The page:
By Steve Lambert, The Canadian Press
BRANDON, Man. – Manitoba Premier Greg Selinger promised better cellphone service and aid for refugees Wednesday as he faced questions from municipal leaders.
Selinger told the Association of Manitoba Municipalities he has informed the federal government that the province will need help once Ottawa’s promised 25,000 Syrian refugees begin to arrive.
“Accommodations — this is a challenge, everywhere — housing, and how much they’re going to provide for rents, because in some circumstances the rents are going to be prohibitive.”
Selinger said it isn’t clear whether military bases will be required, but it’s something he would like to avoid if possible.
“We’d prefer to settle people in permanent locations, or at least semi-permanent locations … close to schools, health and social services.”
Selinger touted the arrival of refugees as a potential boon for rural areas suffering from population loss or economic challenges. He said many of the refugees are well-educated professionals and are eager to settle in a new community.
The federal Liberals have modified a promise to bring in 25,000 Syrian refugees by the end of the year. About 10,000 are expected before then, but the rest are to arrive early in the new year.
Selinger said most of the initial wave will be made up of privately sponsored people with existing connections and support in Canada.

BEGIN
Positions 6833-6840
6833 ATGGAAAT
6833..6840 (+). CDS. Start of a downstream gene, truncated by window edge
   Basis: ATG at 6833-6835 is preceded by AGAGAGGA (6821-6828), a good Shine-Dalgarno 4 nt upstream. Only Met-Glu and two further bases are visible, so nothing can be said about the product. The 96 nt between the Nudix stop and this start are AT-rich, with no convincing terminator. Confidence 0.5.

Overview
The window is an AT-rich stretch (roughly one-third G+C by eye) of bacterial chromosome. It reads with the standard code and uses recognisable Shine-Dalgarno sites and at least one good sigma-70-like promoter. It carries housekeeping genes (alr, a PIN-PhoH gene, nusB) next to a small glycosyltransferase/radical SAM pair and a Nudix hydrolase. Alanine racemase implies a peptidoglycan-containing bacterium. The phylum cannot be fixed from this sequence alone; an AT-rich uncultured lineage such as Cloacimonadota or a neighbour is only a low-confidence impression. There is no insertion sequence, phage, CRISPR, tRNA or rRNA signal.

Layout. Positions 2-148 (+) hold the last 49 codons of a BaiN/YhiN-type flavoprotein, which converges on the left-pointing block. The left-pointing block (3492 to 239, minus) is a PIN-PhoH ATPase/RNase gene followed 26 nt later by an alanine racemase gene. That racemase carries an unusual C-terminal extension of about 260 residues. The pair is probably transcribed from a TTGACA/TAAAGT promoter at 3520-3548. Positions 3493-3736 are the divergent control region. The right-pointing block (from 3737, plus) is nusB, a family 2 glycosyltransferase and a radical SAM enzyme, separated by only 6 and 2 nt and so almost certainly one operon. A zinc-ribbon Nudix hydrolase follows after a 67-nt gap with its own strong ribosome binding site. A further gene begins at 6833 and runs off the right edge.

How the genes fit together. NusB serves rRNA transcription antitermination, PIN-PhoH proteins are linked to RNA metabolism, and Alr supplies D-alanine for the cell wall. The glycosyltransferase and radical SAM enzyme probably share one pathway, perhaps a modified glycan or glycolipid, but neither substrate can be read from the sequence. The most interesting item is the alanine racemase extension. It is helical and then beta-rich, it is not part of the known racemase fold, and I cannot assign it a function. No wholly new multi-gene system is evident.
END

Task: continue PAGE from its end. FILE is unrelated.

He also said he wants a federal representative in Manitoba to work with a provincial co-ordinator so that refugee and settlement services can be provided quickly.
The refugee issue was one of many Selinger and a half-dozen cabinet ministers faced during a question-and-answer session at the association’s annual meeting. Mayors, reeves and councillors also asked about everything from flood prevention — Selinger continues to push the federal government for 50-50 cost-sharing of mitigation projects — to poor cellphone service in rural areas, notably in the province’s southeast corner.
Selinger said he hopes to have Manitoba Hydro share space with Manitoba Telecom Services on new transmission lines being built across the south. He pointed out new Hydro CEO Kelvin Shepherd used to be head of the telecom company.
“We think we can leverage those assets to increase broadband (Internet) and cellphone service throughout Manitoba.”